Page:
There are still some birds slaughtered in South Africa  probably around the 100,000 level per annum – as slaughter numbers have reduced steadily over the past 10 years. There are a number of reasons for this. One is several outbreaks of Avian Influenza that have resulted in the inability to export meat, which is a major source of revenue. The South African producers have failed to modernise their production systems with the result that they have failed to reduce their costs of production. This results in uncompetitive meat production when measured against the costs of mainstream meat products. The ostrich leather market virtually collapsed in recent years as a result of the inconsistencies in quality and supply from all sources. 

The political situation in Zimbabwe has prevented Zimbabwes production from developing its potential. Israels production failed when there was an outbreak of avian influenza in their poultry flocks preventing them from exporting their meat. Their industry had no local meat consumption as ostrich is not kosher, but ostrich is acceptable to consumers who require Halaal certification. 

 Time now to capitalise on lessons learnt 

At this point in time (2012) it is necessary to observe the development of the established commercial meat production species: pig, poultry (mainly chicken but with turkey, duck, guinea fowl and other poultry becoming players), along with cattle, sheep and goat as the mainstream current competition to ostrich meat. Not only does ostrich have to compete for shelf space in super markets for mainstream meat types but also other speciality meat types such as venison, emu, wild boar, kangaroo, rabbit and crocodile. 

The important factor in favour of ostrich is their ability to produce meat protein at similar feed efficiencies and therefore cost as pig and poultry. South Africa, the dominant producer of ostrich, remains working with outdated systems that continue to fail their producers. These outdated systems were passed onto the new developing countries.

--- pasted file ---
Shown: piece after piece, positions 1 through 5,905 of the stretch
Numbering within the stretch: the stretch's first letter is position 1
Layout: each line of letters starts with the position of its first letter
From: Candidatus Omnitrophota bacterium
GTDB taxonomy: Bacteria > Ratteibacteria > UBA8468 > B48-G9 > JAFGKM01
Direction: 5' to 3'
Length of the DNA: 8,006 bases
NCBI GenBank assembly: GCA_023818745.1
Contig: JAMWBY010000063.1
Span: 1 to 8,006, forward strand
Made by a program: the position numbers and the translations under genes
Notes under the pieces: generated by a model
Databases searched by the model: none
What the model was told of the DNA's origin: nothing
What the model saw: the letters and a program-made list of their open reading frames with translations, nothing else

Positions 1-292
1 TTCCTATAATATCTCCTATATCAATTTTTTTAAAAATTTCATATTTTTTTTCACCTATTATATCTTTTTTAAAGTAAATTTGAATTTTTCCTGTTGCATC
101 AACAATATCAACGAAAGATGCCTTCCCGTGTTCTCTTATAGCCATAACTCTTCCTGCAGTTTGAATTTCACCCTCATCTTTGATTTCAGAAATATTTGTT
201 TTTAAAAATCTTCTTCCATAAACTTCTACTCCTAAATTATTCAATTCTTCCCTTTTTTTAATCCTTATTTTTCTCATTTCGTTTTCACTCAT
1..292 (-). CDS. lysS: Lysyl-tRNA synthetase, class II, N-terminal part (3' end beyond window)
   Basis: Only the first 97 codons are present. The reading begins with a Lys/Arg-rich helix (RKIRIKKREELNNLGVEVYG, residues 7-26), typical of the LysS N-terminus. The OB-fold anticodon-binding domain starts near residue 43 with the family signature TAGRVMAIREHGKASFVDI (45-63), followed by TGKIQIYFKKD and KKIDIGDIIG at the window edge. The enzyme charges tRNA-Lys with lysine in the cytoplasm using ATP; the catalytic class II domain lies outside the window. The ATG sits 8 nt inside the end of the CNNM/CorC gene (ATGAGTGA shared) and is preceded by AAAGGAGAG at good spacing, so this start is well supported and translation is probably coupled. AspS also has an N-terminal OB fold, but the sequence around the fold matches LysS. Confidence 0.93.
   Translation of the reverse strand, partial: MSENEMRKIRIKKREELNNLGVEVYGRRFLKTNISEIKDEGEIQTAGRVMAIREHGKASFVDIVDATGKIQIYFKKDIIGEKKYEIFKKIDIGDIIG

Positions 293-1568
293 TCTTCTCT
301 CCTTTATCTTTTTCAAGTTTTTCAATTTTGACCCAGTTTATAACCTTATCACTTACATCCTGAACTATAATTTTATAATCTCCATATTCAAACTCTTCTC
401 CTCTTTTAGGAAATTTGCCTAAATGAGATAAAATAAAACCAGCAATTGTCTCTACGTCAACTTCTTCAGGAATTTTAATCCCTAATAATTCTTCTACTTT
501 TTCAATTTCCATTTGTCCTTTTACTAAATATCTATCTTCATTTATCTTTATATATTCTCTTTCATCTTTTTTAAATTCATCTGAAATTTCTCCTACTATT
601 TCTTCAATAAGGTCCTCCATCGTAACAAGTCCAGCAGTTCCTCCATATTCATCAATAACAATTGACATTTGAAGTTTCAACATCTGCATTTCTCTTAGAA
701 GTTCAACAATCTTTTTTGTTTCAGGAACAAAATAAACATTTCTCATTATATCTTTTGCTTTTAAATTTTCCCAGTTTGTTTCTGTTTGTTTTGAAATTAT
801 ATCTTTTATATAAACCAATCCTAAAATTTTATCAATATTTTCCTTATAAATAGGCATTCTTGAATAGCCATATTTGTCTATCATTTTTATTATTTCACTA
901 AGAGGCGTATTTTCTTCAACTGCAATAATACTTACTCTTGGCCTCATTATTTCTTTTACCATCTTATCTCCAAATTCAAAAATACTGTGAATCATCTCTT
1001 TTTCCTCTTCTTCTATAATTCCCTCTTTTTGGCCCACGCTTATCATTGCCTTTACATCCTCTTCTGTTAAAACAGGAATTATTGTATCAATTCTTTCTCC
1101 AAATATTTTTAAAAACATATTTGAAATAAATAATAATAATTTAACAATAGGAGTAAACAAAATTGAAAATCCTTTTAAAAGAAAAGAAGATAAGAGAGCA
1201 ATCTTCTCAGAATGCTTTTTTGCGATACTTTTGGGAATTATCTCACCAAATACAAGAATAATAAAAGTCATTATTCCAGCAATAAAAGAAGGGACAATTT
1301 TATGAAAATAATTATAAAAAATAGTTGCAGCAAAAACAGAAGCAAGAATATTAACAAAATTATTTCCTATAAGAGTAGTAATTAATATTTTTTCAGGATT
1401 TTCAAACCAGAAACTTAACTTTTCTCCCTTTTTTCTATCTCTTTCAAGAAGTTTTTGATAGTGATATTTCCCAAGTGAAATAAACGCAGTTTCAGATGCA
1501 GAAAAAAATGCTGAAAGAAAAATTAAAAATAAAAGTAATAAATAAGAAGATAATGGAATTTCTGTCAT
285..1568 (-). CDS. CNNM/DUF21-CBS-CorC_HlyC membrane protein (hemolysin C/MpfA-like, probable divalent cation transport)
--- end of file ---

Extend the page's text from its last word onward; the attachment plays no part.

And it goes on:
Over the past few decades, pig and poultry production has become extremely efficient in their production methods. For example in broiler production the growing chick spends 25% less time on the farm to reach the same weight than it did 25 years ago. In the same 25 years ostrich has gone through these various phases. 
These 25 years have provided the opportunity to gain experience and prove the potential that under the right management systems, ostrich can reach the same slaughter weight in less than ½ the accepted time. It now requires adoption of the knowledge learnt and implemented on a large enough scale to ensure it is commercially viable before it is too late.

Sultan’s landing bay

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Emirates landing bay ©muokikioko 2016

photos and text
©muoki kioko
2009-2016
email:muokikioko@gmail.com

There’s more than enough for ALL!

Stop telling people, is saying stop learning something new. Your new knowledge plus past experience is what creates more for humanity. That’s unless you wanted to keep sending a runner to deliver your mail 🙂
No single farmer can efficiently cater for his/households needs! To be able to create enough tomatoes to satisfy a market plus add value I’ll definitely need to create a team, I’ll need to engage ie pay for professional services and as I develop my line to the next level I’ll needs researchers!
Inefficiencies create contracted/diminished services and markets serving only one individuals interests. Those from East Africa remember the old telephone services, one player you had to beg for services ie with the engine of a train but acting like a bicycle – yes 50,000 jobs gone. However mobile telephony that replaced it created 100,000s of new jobs while creating better services..
The other day I received a mail about a monk that asked his apprentice to push over a cliff a poor families only asset (a weak cow that hardly gave 1ltr milk). Mean?
When the apprentice returned a few months later he found a prosperous family. What had happened? That family didn’t realize what they had until what they thought they had was taken away did they realise they had been sitting on much bigger unutilized assets ALL along.
So when information is posted here about chicken feed making does it kill jobs/peoples income ie chicken feed manufacture industry?

Let’s do the maths:

20million chicken × just 35grams daily = 7million kgs of feed daily ie 140,000 bags of feed daily.

– now 20 million chicken will ONLY feed ½ our population white meat protein for just 4 days in a year. What of the other 361 days?

– who has the capacity to produce 140,000 50kg bags of feed daily ie 1.6 bags per second just to cater for available birds!?